Can I Buy an EV which Can be Flat Towed?
This question is one of many that has started to be heard more frequently, and it will become more important as increasing numbers of us choose an electric vehicle as our day to day driving vehicle. The short answer is NO!
There are numerous reasons for this:
1) At the present time, as this TT is being written (in January, 2024) there are NO EV manufacturers that have specified that their electric vehicle is flat towable.
2) All EVs are direct drive, the electric motor is directly connected to the driven wheels with rarely any method of disconnecting the drive axle from the motor. Thus, rolling the car in ‘Neutral’ rotates the driven shaft in the motor. Since motors are not designed to be utilized in this way, damage can (and likely will) occur.
3) It is likely that any heat, potentially generated when towing, could damage the remainder of the motor, if the EV motor cooling system is not functioning.
While I have not been able to confirm this statement, there have been rumors that Tesla may consider modifying the control software to allow limited flat towing, even potentially using the energy generated while flat towing to recharge the main battery of the Tesla through regenerative braking. Obviously, this feature could only operate if the EV battery is low on charge (so that it could accept the charging power) and would have to cease automatically once the EV battery is fully charged. The low voltage (control system) battery would need to be close to fully charged to allow all the required internal car systems to monitor and operate the charging and cooling of the EV battery. The controls for this would be software based and require a driver/user to set the RV towing mode, prior to towing and then return the vehicle to driving mode, when RV towing is done. This operation, while different is not unique to towing an EV. Most Internal Combustion Engine (ICE) vehicles require setting up the vehicle to tow and doing something to return them to the driving mode, to be able to be driven.
Assuming that the above hurdles could be overcome then we also have the issue of connecting the towing platform or towbar mounting and wiring to the EV safely. As much as I’d like to suggest that this is something a RV or towing specialist shop could handle, we are dealing with vehicles that have a significantly different front-end assembly (since there is no engine compartment) and the ‘frame’ assemblies are much different from ICE vehicles. Most EVs do not have a conventional grille and little or no underhood access to the front area under the hood. It is conceivable that the maker could produce a modification to the car’s structure to facilitate the attachment of a towing assembly and tow bar tabs. The challenge would be how to bring the attachment points up to a position that would allow the towbar to be level with the RV hitch receiver, while not being unsightly.
Lighting and Braking Control:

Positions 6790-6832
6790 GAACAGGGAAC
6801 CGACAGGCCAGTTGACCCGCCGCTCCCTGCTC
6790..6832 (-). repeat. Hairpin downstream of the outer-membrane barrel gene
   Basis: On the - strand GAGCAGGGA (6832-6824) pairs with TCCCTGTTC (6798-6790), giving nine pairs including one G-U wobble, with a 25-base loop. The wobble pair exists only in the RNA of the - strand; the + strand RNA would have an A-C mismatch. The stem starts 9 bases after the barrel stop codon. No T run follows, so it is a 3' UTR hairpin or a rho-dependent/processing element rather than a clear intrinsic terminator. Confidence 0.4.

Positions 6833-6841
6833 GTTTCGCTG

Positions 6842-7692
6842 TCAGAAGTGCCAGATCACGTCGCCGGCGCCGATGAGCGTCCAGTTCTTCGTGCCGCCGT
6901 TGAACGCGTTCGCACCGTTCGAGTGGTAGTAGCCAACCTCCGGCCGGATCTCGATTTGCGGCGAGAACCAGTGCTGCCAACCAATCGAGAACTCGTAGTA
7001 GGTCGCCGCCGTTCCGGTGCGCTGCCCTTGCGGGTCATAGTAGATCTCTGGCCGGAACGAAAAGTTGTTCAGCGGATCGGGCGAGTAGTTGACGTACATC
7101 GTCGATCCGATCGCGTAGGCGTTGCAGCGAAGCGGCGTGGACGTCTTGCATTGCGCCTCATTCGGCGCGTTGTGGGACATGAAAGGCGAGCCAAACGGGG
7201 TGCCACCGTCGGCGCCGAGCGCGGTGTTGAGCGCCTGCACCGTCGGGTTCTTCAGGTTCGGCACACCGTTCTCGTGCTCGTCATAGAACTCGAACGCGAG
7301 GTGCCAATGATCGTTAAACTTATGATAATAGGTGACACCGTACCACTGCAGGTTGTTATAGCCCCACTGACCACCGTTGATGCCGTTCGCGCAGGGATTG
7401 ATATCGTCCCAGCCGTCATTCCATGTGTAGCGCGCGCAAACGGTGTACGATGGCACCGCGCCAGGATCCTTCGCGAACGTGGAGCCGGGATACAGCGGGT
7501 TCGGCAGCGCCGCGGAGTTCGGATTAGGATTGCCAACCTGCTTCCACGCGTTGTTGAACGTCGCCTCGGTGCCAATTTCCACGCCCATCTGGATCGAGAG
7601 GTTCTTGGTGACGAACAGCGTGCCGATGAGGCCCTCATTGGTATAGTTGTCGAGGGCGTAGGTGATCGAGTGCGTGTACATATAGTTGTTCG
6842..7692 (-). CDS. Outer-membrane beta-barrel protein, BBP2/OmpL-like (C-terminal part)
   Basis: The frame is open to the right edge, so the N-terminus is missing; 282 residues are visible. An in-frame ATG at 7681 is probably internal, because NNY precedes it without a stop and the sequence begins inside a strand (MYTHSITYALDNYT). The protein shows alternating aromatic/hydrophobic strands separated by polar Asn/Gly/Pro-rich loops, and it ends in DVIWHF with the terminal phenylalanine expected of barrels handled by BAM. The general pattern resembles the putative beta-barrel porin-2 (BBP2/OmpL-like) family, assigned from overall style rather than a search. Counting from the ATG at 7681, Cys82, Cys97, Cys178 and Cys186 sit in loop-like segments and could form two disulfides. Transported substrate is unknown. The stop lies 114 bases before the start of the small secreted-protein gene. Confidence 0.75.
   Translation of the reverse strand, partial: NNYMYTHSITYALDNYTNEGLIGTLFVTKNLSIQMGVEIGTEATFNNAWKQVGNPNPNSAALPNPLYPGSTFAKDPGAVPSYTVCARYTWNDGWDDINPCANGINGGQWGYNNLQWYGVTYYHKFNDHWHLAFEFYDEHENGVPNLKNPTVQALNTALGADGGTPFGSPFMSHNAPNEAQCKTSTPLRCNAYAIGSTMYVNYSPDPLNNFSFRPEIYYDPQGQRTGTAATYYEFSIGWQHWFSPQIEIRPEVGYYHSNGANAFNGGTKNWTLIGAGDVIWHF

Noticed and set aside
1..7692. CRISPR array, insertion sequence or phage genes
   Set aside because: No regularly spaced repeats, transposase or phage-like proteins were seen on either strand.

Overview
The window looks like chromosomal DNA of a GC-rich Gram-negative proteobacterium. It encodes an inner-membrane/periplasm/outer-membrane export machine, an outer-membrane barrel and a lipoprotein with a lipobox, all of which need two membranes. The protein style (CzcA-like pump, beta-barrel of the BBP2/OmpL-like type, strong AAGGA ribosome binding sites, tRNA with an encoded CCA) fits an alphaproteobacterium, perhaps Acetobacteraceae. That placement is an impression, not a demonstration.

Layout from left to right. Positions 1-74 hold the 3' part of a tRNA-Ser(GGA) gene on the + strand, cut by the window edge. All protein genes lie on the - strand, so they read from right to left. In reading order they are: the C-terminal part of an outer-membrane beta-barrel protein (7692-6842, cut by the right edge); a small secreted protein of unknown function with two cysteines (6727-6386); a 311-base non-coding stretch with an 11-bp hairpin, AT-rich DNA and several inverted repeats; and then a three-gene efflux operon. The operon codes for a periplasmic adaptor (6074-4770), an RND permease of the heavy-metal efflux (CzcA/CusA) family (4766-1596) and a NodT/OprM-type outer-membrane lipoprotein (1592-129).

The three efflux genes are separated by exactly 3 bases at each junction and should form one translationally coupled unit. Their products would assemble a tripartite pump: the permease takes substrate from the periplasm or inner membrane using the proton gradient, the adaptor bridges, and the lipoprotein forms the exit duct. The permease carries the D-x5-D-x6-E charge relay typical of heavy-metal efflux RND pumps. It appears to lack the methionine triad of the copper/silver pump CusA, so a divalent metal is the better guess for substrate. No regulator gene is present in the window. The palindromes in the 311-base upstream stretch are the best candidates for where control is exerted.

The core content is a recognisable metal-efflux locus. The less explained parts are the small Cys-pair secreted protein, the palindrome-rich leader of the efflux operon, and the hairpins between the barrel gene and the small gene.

Then, there is the question of how to connect RV’s tow vehicle wiring to the EV. The newest EV’s are beginning to use a 48-Volt ‘low voltage’ battery architecture for all lighting and control systems, having eliminated the conventional 12-Volt battery system, thereby greatly reducing the wiring that most ICE vehicles use. There would need to be a way of interfacing with the EV’s systems to allow its brake, signal, and taillights to operate from the EV’s power system and yet be controlled by the RV’s respective systems for those functions. Braking could be controlled by the RV which could potentially utilize the EV’s regenerative braking system. Another factor that enters the picture is, if the EV’s systems are operating, then there would be the requirement to turn off, while being towed, any warning systems active when a vehicle ahead is too close to the EV. Without doing this, it is probable that the EV will alarm and re-act to the fact that a vehicle (the RV) is too close when braking, among other situations. Otherwise, the EV could activate the preprogrammed collision avoidance mode, which would be active when the EV’s control system is operating, to allow computer control of the various vehicle systems in the flat tow mode. This would be part of the software modifications necessitated by the towing and would be implemented by the putting the EV in Tow Mode, which would disable this and similar warnings and functions.
Alternatively, the RV owner could choose to install a pair
of LED magnetic lights. The challenge with using these is that many EVs use
composite or aluminum panels, thus the magnetic attachments would not work. The
solution which eliminates any connection to the EV’s lighting system is to
install a LED Light Strip which has all the functions in that strip. I chose
this option when I dolly towed my Kia Niro EV on a tow dolly. The strip is
usually used on the rear of a pickup truck, attaching on the bottom of the box bed,
just below the tailgate. The one we chose provided amber directional turn
signals, red running lights and brighter red brake lights. Of course, this choice
will mean the strip must be mounted on the EV body (rear bumper surface) as
shown on the
photo. The advantage this approach provides is that the RV power connection which at the present time is 12 volts, will directly control the tow vehicle lighting, brake lighting and signals, with no connection to the EV. I would highly recommend the installation of a coiled light cable between the RV and the EV to ensure a solid electrical connection between the two vehicles.
In the interim, as we wait for these improvements to become a reality, the alternatives may be to forgo flat towing, use Uber or a rental at your destinations or to tow the EV on trailer. The Dolly towing method in TT#137 may be a reasonable alternative in the immediate future, as long as you choose a Front Wheel Drive (FWD) EV, until the industry makes some more options available.